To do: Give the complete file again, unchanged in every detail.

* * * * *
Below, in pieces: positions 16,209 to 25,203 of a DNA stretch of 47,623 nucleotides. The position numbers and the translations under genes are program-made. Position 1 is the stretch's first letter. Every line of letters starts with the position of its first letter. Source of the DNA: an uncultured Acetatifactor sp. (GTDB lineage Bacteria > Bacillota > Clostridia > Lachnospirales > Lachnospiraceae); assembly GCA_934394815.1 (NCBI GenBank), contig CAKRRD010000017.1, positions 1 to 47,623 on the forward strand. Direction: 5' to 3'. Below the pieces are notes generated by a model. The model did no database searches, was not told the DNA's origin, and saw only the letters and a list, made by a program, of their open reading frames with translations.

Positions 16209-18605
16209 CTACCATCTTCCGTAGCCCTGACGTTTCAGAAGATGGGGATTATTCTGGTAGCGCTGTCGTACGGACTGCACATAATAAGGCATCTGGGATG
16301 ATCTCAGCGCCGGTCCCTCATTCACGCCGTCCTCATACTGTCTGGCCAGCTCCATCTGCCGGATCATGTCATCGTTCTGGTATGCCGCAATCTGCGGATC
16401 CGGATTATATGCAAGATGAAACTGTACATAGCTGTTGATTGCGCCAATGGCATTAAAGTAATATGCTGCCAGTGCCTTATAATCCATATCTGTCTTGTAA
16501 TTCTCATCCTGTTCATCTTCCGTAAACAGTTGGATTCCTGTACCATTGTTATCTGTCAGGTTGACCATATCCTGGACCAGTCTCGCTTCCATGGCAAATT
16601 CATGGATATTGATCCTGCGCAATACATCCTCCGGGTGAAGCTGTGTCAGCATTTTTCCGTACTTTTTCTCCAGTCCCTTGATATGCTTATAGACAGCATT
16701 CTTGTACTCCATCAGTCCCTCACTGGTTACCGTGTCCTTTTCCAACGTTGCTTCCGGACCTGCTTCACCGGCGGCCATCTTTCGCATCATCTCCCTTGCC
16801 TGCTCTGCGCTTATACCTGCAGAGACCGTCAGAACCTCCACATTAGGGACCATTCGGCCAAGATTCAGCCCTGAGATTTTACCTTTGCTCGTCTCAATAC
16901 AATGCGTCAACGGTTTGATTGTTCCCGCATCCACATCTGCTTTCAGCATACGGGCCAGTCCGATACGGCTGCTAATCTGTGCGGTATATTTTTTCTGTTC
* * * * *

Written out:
Below, in pieces: positions 16,209 to 25,203 of a DNA stretch of 47,623 nucleotides. The position numbers and the translations under genes are program-made. Position 1 is the stretch's first letter. Every line of letters starts with the position of its first letter. Source of the DNA: an uncultured Acetatifactor sp. (GTDB lineage Bacteria > Bacillota > Clostridia > Lachnospirales > Lachnospiraceae); assembly GCA_934394815.1 (NCBI GenBank), contig CAKRRD010000017.1, positions 1 to 47,623 on the forward strand. Direction: 5' to 3'. Below the pieces are notes generated by a model. The model did no database searches, was not told the DNA's origin, and saw only the letters and a list, made by a program, of their open reading frames with translations.

Positions 16209-18605
16209 CTACCATCTTCCGTAGCCCTGACGTTTCAGAAGATGGGGATTATTCTGGTAGCGCTGTCGTACGGACTGCACATAATAAGGCATCTGGGATG
16301 ATCTCAGCGCCGGTCCCTCATTCACGCCGTCCTCATACTGTCTGGCCAGCTCCATCTGCCGGATCATGTCATCGTTCTGGTATGCCGCAATCTGCGGATC
16401 CGGATTATATGCAAGATGAAACTGTACATAGCTGTTGATTGCGCCAATGGCATTAAAGTAATATGCTGCCAGTGCCTTATAATCCATATCTGTCTTGTAA
16501 TTCTCATCCTGTTCATCTTCCGTAAACAGTTGGATTCCTGTACCATTGTTATCTGTCAGGTTGACCATATCCTGGACCAGTCTCGCTTCCATGGCAAATT
16601 CATGGATATTGATCCTGCGCAATACATCCTCCGGGTGAAGCTGTGTCAGCATTTTTCCGTACTTTTTCTCCAGTCCCTTGATATGCTTATAGACAGCATT
16701 CTTGTACTCCATCAGTCCCTCACTGGTTACCGTGTCCTTTTCCAACGTTGCTTCCGGACCTGCTTCACCGGCGGCCATCTTTCGCATCATCTCCCTTGCC
16801 TGCTCTGCGCTTATACCTGCAGAGACCGTCAGAACCTCCACATTAGGGACCATTCGGCCAAGATTCAGCCCTGAGATTTTACCTTTGCTCGTCTCAATAC
16901 AATGCGTCAACGGTTTGATTGTTCCCGCATCCACATCTGCTTTCAGCATACGGGCCAGTCCGATACGGCTGCTAATCTGTGCGGTATATTTTTTCTGTTC